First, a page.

Axel Springer becomes a news aggregator 02/09/2015 by Tom Hirche
Axel Springer and Samsung announced to release a news aggregating app and to pay the accruing ancillary copyright fees.
The South Korean tech giant Samsung and the German publisher Axel Springer have inked a strategic partnership. Their goal is to develop new digital media services for European consumers. The first service will be an app called "UPDAY". An early beta version will be available from tomorrow to German and Polish users of current Samsung devices. The full launch is scheduled for early 2016 when the app will also come to other European markets.
UPDAY is an aggregated news content platform that delivers information with the help of two different sections. Under "Need to know" the user gets content selected and created by a dedicated local market editorial team, whereas under "Want to know" an algorithm shows snippets and links to certain websites based on the user's individual interests.
So Axel Springer, the publisher that successfully lobbied for the introduction of an ancillary copyright for press publishers in Germany that was intended to force news aggregators to pay a fee to publishers every time they reproduce text from their articles, will now become such an aggregator.
But - of course - Axel Springer will pay publishers the ancillary copyright fees to "the extent applicable". "We want to set a precedent and behave in a way we want others to behave", Springer's executive vice president Christoph Keese said. That is what we know so far.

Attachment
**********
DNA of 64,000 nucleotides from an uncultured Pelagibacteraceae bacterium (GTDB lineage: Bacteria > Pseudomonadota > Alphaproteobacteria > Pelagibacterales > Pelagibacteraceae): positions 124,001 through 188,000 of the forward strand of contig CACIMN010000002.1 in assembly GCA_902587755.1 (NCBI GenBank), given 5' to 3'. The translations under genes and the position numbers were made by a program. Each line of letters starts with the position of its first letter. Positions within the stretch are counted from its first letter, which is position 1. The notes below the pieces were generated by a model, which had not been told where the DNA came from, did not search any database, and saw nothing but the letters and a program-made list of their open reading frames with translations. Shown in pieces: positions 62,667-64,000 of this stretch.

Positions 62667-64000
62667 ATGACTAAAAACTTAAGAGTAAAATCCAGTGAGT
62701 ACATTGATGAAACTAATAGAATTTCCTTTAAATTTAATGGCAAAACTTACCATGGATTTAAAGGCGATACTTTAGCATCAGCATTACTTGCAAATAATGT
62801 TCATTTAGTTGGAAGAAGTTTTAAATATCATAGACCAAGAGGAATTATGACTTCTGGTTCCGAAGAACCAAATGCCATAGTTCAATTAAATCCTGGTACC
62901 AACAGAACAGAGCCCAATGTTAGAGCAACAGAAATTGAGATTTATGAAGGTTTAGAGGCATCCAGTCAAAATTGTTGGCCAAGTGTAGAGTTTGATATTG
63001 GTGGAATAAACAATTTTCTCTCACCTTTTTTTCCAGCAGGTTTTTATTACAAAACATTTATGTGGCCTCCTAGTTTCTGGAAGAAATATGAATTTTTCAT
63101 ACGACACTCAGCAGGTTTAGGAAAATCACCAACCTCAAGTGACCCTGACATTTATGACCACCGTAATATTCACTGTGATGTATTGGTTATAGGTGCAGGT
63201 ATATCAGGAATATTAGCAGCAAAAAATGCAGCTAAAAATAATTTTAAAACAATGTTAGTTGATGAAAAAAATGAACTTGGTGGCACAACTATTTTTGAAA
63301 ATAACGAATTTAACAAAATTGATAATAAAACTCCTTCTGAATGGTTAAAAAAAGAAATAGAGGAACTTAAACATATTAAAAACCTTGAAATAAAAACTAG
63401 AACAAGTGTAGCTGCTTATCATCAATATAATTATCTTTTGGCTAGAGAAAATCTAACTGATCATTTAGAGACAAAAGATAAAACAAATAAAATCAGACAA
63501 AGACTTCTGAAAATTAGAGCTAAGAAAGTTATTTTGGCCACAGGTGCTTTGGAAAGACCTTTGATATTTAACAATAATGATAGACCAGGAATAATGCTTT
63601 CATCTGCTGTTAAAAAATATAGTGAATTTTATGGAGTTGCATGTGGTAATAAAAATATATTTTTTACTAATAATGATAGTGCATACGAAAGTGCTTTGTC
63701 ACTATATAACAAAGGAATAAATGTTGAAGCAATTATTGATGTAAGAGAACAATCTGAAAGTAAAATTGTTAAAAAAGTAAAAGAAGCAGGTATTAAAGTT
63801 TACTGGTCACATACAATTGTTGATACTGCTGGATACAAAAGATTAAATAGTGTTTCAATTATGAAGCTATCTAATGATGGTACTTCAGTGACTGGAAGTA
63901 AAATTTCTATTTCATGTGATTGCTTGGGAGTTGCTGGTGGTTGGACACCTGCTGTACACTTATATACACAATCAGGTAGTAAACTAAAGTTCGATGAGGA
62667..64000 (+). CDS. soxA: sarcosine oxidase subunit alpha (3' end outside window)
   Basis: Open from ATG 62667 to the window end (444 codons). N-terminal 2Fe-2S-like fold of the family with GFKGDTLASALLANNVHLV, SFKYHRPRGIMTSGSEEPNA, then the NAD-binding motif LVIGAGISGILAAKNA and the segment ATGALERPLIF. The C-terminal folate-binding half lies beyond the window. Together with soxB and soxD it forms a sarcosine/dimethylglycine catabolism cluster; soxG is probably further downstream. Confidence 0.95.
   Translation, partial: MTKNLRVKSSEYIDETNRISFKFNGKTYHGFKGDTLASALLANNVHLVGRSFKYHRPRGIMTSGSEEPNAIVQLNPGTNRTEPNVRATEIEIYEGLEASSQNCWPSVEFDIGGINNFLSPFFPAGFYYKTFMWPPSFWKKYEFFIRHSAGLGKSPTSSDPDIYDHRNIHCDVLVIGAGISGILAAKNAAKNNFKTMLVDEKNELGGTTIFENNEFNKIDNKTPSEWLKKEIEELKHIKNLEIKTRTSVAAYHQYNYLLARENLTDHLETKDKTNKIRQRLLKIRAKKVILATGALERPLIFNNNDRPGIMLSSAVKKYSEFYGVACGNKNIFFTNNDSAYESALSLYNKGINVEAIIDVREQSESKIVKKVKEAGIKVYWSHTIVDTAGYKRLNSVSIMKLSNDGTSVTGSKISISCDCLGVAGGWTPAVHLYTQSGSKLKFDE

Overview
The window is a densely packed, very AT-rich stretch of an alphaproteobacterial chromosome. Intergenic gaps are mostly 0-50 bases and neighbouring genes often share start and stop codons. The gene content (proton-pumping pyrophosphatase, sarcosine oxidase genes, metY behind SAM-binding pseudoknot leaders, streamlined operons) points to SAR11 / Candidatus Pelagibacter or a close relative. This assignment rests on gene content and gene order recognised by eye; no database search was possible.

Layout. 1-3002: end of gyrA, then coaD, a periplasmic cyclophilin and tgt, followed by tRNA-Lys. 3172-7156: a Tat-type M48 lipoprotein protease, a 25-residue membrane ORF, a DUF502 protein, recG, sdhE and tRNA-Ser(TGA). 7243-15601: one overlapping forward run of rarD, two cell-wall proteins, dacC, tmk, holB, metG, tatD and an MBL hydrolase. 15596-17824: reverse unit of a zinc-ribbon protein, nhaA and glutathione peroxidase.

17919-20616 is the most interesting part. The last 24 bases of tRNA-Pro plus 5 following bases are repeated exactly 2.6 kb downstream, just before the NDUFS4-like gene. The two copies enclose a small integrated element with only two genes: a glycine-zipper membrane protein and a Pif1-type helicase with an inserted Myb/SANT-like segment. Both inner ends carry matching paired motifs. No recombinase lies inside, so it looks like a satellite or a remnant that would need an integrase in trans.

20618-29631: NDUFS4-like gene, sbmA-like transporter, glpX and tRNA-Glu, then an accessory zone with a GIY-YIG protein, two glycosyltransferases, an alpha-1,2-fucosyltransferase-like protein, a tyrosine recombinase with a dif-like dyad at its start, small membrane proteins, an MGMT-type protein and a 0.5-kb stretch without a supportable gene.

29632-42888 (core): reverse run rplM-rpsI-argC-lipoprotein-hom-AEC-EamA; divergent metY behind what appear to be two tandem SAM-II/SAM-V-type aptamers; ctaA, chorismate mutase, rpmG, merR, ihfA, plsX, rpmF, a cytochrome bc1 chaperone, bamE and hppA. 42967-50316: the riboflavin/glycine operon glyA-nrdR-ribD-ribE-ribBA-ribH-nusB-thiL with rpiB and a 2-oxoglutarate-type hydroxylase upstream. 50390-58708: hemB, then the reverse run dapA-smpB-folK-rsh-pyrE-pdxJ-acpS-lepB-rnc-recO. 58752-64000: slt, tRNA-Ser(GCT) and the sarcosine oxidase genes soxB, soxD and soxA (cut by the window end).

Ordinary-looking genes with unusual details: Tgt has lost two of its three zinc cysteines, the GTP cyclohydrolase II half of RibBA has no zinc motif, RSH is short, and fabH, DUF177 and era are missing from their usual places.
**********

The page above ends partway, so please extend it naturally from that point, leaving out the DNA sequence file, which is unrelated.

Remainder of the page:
What we do not know is what that really means. Springer declared that they will not only link to their own articles - which will not evoke any fees obviously - but also to those of other publishers. To what extent? What will the fee be in the end? What will it be based on? Will the author of the text get their lawful compensation? Will Springer pay the fee all by themselves? Or will Samsung come up for some of it?
What happens if UPDAY is used daily by millions of people that generate ad revenue by clicking on a link to an article whereas UPDAY itself is free and has no ads? Will Springer still pay a fee because the whole company profits from the service? Or would they argue that they are the ones who bring the traffic to the sites and thus they should be the ones who get paid if anything.
Hopefully, this collaboration will change Springer's perspective.This work is distributed under the Creative Commons BY 4.0 Licence.
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